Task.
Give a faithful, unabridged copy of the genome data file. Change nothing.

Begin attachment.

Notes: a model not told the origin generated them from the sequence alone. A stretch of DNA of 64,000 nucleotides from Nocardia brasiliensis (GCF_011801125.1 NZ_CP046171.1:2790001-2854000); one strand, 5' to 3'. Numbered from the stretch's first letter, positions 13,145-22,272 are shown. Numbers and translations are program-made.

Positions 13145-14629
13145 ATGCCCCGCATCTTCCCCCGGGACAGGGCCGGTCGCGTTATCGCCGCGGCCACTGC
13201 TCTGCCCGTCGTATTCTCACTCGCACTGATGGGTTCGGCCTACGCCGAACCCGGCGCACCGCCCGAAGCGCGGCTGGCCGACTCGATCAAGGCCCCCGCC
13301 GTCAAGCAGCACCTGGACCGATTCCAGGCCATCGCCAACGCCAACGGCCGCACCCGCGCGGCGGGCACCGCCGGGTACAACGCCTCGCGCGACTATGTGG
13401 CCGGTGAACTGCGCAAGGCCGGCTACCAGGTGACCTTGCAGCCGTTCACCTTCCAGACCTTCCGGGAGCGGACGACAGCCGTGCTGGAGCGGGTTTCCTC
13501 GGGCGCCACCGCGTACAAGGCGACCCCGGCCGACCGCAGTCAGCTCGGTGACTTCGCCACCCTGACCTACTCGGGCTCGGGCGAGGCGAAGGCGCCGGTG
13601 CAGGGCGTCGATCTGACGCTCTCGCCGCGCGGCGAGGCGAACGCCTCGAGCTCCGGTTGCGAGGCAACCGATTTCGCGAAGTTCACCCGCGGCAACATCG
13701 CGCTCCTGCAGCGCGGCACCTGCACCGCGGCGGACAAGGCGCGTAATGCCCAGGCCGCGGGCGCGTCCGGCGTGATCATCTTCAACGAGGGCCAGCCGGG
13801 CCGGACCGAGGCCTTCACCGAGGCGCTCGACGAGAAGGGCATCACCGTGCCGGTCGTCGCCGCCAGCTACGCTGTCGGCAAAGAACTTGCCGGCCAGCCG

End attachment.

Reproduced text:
Notes: a model not told the origin generated them from the sequence alone. A stretch of DNA of 64,000 nucleotides from Nocardia brasiliensis (GCF_011801125.1 NZ_CP046171.1:2790001-2854000); one strand, 5' to 3'. Numbered from the stretch's first letter, positions 13,145-22,272 are shown. Numbers and translations are program-made.

Positions 13145-14629
13145 ATGCCCCGCATCTTCCCCCGGGACAGGGCCGGTCGCGTTATCGCCGCGGCCACTGC
13201 TCTGCCCGTCGTATTCTCACTCGCACTGATGGGTTCGGCCTACGCCGAACCCGGCGCACCGCCCGAAGCGCGGCTGGCCGACTCGATCAAGGCCCCCGCC
13301 GTCAAGCAGCACCTGGACCGATTCCAGGCCATCGCCAACGCCAACGGCCGCACCCGCGCGGCGGGCACCGCCGGGTACAACGCCTCGCGCGACTATGTGG
13401 CCGGTGAACTGCGCAAGGCCGGCTACCAGGTGACCTTGCAGCCGTTCACCTTCCAGACCTTCCGGGAGCGGACGACAGCCGTGCTGGAGCGGGTTTCCTC
13501 GGGCGCCACCGCGTACAAGGCGACCCCGGCCGACCGCAGTCAGCTCGGTGACTTCGCCACCCTGACCTACTCGGGCTCGGGCGAGGCGAAGGCGCCGGTG
13601 CAGGGCGTCGATCTGACGCTCTCGCCGCGCGGCGAGGCGAACGCCTCGAGCTCCGGTTGCGAGGCAACCGATTTCGCGAAGTTCACCCGCGGCAACATCG
13701 CGCTCCTGCAGCGCGGCACCTGCACCGCGGCGGACAAGGCGCGTAATGCCCAGGCCGCGGGCGCGTCCGGCGTGATCATCTTCAACGAGGGCCAGCCGGG
13801 CCGGACCGAGGCCTTCACCGAGGCGCTCGACGAGAAGGGCATCACCGTGCCGGTCGTCGCCGCCAGCTACGCTGTCGGCAAAGAACTTGCCGGCCAGCCG